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(If you thought it was complicated before... but seriously, this is a damn cool print, go buy it at Popchartlab.com)
A fairly common question we’re asked is from people who really want to try BP coffee but are a bit intimidated by all the bits of equipment needed to get started. It doesn’t help that coffee nerds like ourselves love showboating and talking about our latest aeropress / syphon / pour-over.

(My coffee armory - definitely a coffee nerd :-S )

How did we become coffee nerds to start with? Well i put myself through uni working at various cafes and restaurants as a barista, but i’ve actually learnt most of my coffee nerdiness from my brother. I taught him to pour his first cappuccino but he’s since surpassed me and now runs his own cafe in Canberra (Canberra folk should go check it out - Hideout in Barton - while you’re there tell him how much he should be stocking upgraded coffee ;-) ). Every x-mas i get a new coffee related gift like a aeropress / syphon / pour-over and I love it, totally hooked on being a coffee nerd.

However, that doesn’t mean everyone needs to be one to enjoy a bulletproof coffee. We’re here to help you figure out how to get started and run through each of:

    Brewing methods



    Storing your beans

    What to drink your coffee out of

We’ll cover stuff like travel options (I fly ~50 times a year with the day job and don’t feel like myself without bulletproof coffee - blending butter with coffee is always a good icebreaker in client meetings ;) ) and how to select equipment and hack the process to fit your budget.

One thing to bear in mind with a bio-hacking mindset towards coffee is that we drink coffee to optimise health and performance whereas other hipster types (sorry bro...) want to drink coffee optimised for taste instead. So we have to do things slightly different to those guys.

Brewing methods

Bio-hackers want to make sure that they are brewing with a metal filter so that we don’t end up filtering out the potent anti-neuro inflammatory compounds Cafestol and kahweol. Keeping that in mind the various brewing methods are:

    Espresso- the big machines in your local coffee shop. These are metal filtered and awesome for cafes because they can afford awesome La Marzocco ones and maintain and tune them up regularly. For us mere mortals the consumer grade ones don’t really cut it and end up producing pretty rough coffee over time.


    Stove pot- these are a low tech version of an espresso machine and probably better for at home use, but they need a bit of supervision otherwise you can burn your coffee real good (bad)...


    Pour-over- These use paper filters in general so they are not ideal if you want to maximise the anti-inflammatory properties of the coffee. Upsides are that they are either all glass or ceramic in construction so you skip BPA related concerns. I still use pour-over occasionally but it is not my primary method of making coffee. If you were drinking a really expensive single origin type coffee then this is what you’d use, but then your coffee would be mouldy and you’d be a dirty hipster (can’t help it bro). The kings of pourover are Chemex and the Hario V60 (travelling) or V80 (at home/office).


    Syphon- this is a less common method and there are various European or Japanese style machines. Watch a youtube video to see these things working, it’ll take me a page to describe it and it’ll still be confusing... These are a step above the pour-over in terms of coffee tasting status (they are very controllable wrt temp and time of extraction). Hack them by retrofitting with a butane burner rather than an oil one. I’ve got one of the Hario units but it doesn’t get much use because it takes too long to make a cuppa and has a cotton filter. I will crack it out at dinner parties and use little beakers to serve the coffee if I feel like showing off (must have a recessive version of the H gene somewhere)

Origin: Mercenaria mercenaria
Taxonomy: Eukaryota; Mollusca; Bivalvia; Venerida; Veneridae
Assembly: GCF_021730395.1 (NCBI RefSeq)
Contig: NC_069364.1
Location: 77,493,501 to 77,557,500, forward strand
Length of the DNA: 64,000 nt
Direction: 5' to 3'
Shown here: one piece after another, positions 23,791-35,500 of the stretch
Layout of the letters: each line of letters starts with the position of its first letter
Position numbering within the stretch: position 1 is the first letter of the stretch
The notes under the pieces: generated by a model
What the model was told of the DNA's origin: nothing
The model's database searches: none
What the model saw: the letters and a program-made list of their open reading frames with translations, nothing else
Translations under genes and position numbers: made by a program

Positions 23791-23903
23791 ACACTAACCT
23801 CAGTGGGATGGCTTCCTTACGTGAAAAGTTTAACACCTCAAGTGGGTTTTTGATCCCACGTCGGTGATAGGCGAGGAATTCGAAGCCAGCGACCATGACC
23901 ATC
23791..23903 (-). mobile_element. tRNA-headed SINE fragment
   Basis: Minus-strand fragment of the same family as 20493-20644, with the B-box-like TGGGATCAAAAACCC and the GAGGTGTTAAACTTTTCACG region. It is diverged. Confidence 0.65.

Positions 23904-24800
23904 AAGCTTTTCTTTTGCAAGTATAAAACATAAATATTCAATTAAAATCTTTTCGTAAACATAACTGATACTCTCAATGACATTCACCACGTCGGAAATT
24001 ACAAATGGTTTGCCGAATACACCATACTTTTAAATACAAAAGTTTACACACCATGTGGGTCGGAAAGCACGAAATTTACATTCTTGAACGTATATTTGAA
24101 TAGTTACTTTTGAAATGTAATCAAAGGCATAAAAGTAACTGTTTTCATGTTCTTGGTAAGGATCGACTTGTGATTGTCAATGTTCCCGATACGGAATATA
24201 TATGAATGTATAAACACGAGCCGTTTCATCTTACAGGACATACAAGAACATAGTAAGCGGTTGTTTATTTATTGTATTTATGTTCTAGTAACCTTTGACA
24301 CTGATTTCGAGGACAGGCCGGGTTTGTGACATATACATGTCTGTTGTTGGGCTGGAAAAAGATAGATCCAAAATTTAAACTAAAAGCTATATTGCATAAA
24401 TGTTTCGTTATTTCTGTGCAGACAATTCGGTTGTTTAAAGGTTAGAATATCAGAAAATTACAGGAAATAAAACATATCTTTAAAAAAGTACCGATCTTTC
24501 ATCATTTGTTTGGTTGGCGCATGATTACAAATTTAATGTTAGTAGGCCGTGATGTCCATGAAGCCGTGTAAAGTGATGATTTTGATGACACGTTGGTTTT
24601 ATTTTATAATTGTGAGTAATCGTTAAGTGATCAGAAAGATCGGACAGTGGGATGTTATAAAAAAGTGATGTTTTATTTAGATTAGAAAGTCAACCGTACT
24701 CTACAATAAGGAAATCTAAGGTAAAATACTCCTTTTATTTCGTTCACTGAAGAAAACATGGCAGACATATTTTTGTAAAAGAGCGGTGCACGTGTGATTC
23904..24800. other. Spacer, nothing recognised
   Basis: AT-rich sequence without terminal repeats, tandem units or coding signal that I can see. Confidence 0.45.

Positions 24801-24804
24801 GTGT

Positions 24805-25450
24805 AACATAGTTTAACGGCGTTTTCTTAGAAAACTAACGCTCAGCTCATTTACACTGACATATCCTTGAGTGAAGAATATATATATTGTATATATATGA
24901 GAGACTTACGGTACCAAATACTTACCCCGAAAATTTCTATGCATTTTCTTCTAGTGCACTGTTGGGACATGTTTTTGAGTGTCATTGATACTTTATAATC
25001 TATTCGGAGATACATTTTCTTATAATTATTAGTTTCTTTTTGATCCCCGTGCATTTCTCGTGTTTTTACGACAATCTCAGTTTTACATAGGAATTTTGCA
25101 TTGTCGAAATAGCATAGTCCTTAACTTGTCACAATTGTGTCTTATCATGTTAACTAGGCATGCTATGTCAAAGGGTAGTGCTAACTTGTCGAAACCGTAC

Cold Drip- iced water is used to drip extract the coffee over 8-12 hours. This can be used with a metal filter so would be a good option if you are organised enough to plan ahead. The coffee from this method has a unique taste that borders on a liqueur. Its delicious on its own but you’re going to struggle blending it with butter if you can’t melt it! 


The top two

    French press - Portable, metal filter and glass construction. Dave Asprey is an advocate of this method. Downsides are that they can break when packed in luggage (I’ve lost a couple this way but metal construction ones exist). It is a very simple process to make your coffee and a good starting point. You would probably want to get a Bodum french press but you can hack a cheaper one by unwinding the spring that supports the filter to make sure you get a good seal and avoid getting gritty coffee. Hack number 2 is that you can “blend” your butter and MCT by plunging the press in these guys - just make sure you get the grinds out of there first (transfer the coffee into a different container after you’ve brewed it).


    Aeropress - After you retro-fit these with a reusable metal filter (hack) this is my preference. They’ll produce a stronger flavoured coffee than a french press which helps to balance the butteriness of a BP coffee. The downside is the plastic construction and non-BPA baddies risk (Aeropress are made from BPA free materials but this isn’t always a guarantee of health effects). These guys cost ~$50 so won’t break the bank and are a good option for both travel and home use. There are plenty of trick videos on the net of tricks with brewing these guys but all I do is let the thing gravity drip itself a bit while brewing before i top it up and plunge it. This gives me more mls of coffee out of the thing.



The basic requirement here is that you get a conical burr grinder this will give you the best uniformity of your grind (all the grains will be the same size). The other options are the herb chopper type machines which aren’t good enough if you ask me (but if you’ve already bought a chopper type grinder its not going to kill you). From there you’ve got a couple second order optimisations.

The mobile/budget conscious option here is a hand grinder. These will be cheaper than an electric powered one but do take a bit of effort to do the work. Couple of options are:

    Hario Mini Slim and Kyocera CM45-CF are both fairly common suggestions for the smaller travel type units. There is nothing particularly wrong with either of them, they’re both a solid start and my Hario from 2.5 years ago is still going strong! But there is another option...

    The Mini Porlex is the best option in my book, its made from stainless (less BPA risk) and actually fits inside the barrel of an aeropressso it makes a really neat travel kit. Also the handle is slightly longer than the Hario one so it gives you a bit more leverage on it.